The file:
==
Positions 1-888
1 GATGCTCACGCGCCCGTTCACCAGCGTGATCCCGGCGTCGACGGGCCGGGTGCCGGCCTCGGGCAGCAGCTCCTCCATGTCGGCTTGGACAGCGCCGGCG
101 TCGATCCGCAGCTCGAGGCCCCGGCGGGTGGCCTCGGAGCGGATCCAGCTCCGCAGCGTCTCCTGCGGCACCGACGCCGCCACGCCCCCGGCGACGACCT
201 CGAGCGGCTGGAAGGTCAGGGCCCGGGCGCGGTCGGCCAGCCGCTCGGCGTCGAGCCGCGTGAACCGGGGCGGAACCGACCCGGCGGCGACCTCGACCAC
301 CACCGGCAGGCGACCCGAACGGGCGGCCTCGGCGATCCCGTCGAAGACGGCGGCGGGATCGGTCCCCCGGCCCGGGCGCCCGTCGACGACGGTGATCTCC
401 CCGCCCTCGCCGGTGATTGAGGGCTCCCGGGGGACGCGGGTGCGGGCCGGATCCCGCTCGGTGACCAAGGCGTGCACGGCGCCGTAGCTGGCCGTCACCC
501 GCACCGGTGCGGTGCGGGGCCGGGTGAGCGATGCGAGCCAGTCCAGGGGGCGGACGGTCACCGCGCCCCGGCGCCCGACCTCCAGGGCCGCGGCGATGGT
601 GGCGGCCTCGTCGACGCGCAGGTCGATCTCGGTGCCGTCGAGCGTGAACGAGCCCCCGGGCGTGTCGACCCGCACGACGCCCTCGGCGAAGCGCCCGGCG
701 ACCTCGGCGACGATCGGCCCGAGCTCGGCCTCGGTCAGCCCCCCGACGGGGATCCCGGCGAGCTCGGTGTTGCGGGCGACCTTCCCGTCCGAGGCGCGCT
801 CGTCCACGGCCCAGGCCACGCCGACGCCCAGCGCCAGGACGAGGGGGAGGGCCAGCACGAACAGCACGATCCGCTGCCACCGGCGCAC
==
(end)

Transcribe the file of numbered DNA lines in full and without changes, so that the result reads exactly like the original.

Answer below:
Positions 1-888
1 GATGCTCACGCGCCCGTTCACCAGCGTGATCCCGGCGTCGACGGGCCGGGTGCCGGCCTCGGGCAGCAGCTCCTCCATGTCGGCTTGGACAGCGCCGGCG
101 TCGATCCGCAGCTCGAGGCCCCGGCGGGTGGCCTCGGAGCGGATCCAGCTCCGCAGCGTCTCCTGCGGCACCGACGCCGCCACGCCCCCGGCGACGACCT
201 CGAGCGGCTGGAAGGTCAGGGCCCGGGCGCGGTCGGCCAGCCGCTCGGCGTCGAGCCGCGTGAACCGGGGCGGAACCGACCCGGCGGCGACCTCGACCAC
301 CACCGGCAGGCGACCCGAACGGGCGGCCTCGGCGATCCCGTCGAAGACGGCGGCGGGATCGGTCCCCCGGCCCGGGCGCCCGTCGACGACGGTGATCTCC
401 CCGCCCTCGCCGGTGATTGAGGGCTCCCGGGGGACGCGGGTGCGGGCCGGATCCCGCTCGGTGACCAAGGCGTGCACGGCGCCGTAGCTGGCCGTCACCC
501 GCACCGGTGCGGTGCGGGGCCGGGTGAGCGATGCGAGCCAGTCCAGGGGGCGGACGGTCACCGCGCCCCGGCGCCCGACCTCCAGGGCCGCGGCGATGGT
601 GGCGGCCTCGTCGACGCGCAGGTCGATCTCGGTGCCGTCGAGCGTGAACGAGCCCCCGGGCGTGTCGACCCGCACGACGCCCTCGGCGAAGCGCCCGGCG
701 ACCTCGGCGACGATCGGCCCGAGCTCGGCCTCGGTCAGCCCCCCGACGGGGATCCCGGCGAGCTCGGTGTTGCGGGCGACCTTCCCGTCCGAGGCGCGCT
801 CGTCCACGGCCCAGGCCACGCCGACGCCCAGCGCCAGGACGAGGGGGAGGGCCAGCACGAACAGCACGATCCGCTGCCACCGGCGCAC